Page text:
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Encyclopedia > Sherman Adams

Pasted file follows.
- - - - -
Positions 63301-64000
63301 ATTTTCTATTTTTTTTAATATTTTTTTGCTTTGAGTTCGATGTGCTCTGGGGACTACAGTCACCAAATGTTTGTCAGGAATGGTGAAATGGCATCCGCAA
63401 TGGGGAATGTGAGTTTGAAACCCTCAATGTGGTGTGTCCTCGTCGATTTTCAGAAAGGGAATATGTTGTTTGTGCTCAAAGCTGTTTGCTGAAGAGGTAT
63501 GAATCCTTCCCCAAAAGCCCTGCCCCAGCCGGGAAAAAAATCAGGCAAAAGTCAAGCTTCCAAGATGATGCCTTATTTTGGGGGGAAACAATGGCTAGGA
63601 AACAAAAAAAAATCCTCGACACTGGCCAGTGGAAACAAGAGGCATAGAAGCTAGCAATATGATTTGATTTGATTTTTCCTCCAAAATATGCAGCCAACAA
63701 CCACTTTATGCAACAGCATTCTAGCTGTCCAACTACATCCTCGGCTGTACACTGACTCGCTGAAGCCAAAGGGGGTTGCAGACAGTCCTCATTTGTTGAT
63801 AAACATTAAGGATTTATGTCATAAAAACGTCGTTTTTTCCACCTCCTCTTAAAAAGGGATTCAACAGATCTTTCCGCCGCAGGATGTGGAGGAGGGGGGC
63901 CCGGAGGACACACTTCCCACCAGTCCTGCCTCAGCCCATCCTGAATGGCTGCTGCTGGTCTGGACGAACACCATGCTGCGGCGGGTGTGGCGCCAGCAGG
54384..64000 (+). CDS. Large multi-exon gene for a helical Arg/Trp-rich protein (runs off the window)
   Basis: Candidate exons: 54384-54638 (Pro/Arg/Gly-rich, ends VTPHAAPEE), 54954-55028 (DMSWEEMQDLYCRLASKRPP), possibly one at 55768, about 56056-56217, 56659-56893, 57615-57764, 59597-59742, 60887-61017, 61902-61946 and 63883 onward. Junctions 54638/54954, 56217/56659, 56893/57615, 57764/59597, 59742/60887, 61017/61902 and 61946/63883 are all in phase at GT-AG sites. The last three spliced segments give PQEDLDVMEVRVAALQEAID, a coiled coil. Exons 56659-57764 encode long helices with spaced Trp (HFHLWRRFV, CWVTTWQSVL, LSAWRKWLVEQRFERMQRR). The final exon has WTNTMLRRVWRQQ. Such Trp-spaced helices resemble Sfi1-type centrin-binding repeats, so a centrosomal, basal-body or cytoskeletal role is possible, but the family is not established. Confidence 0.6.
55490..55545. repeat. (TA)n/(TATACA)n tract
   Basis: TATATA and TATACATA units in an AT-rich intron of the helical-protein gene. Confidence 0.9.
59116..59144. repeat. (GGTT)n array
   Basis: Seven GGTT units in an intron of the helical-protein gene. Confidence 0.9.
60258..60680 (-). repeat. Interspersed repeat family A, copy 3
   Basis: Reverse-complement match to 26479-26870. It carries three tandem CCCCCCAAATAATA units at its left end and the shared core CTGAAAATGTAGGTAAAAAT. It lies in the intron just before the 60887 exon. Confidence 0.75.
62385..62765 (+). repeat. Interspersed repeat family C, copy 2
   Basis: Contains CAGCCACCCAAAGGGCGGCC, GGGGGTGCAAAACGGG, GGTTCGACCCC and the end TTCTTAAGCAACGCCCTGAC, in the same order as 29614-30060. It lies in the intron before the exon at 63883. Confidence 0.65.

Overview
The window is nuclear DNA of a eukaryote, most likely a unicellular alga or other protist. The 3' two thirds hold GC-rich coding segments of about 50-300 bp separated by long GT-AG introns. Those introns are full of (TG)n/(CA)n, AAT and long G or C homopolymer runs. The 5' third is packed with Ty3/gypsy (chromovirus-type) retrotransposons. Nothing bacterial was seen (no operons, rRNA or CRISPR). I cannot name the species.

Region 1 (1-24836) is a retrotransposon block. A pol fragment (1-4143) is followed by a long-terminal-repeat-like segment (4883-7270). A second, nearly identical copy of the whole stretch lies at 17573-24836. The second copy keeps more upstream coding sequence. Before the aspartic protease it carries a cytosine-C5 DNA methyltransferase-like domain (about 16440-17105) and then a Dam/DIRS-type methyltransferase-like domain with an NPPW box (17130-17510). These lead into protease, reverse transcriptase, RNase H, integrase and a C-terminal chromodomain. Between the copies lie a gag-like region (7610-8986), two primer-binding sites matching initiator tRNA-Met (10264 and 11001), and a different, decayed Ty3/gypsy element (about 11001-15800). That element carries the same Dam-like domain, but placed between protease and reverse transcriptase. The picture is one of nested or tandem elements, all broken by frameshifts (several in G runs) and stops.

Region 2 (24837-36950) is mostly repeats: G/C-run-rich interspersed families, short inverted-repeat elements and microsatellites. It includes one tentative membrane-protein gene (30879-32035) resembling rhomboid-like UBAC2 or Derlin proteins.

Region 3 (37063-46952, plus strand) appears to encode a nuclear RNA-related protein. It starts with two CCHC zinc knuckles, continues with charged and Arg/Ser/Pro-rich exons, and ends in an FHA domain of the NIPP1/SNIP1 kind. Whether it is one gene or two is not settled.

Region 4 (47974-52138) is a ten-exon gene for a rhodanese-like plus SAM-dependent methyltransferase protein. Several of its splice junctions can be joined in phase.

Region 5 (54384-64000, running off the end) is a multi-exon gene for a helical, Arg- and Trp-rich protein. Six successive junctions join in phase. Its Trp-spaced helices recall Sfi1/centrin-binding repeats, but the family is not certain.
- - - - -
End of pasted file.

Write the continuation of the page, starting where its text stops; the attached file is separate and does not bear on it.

Llewelyn Sherman A. Adams (July 8, 1899-October 27, 1986) was a United States politician, best known as White House Chief of Staff for President Dwight D. Eisenhower, the culmination of a relatively short (18-year) political career that also included a stint as Governor of New Hampshire. He lost his White House position in a scandal over a vicuña fur coat. July 8 is the 189th day of the year (190th in leap years) in the Gregorian Calendar, with 176 days remaining. ... 1899 was a common year starting on Sunday (see link for calendar). ... October 27 is the 300th day of the year (301st in leap years) in the Gregorian Calendar, with 65 days remaining. ... 1986 (MCMLXXXVI) is a common year starting on Wednesday of the Gregorian calendar. ... The White House Chief of Staff is the highest-ranking member of the Executive Office of the President of the United States, and a senior aide to the President. ... Dwight David Ike Eisenhower (October 14, 1890 – March 28, 1969) was an American soldier and politician. ... See also New Hampshire Province of New Hampshire List of Colonial Governors of New Hampshire I am a doodlebug Categories: Lists of United States governors | Governors of New Hampshire ... Binomial name Vicugna vicugna (Molina, 1782) The vicuña (Vicugna vicugna) is a relative of the llama and a member of the camelid family which lives in the high Andes. ...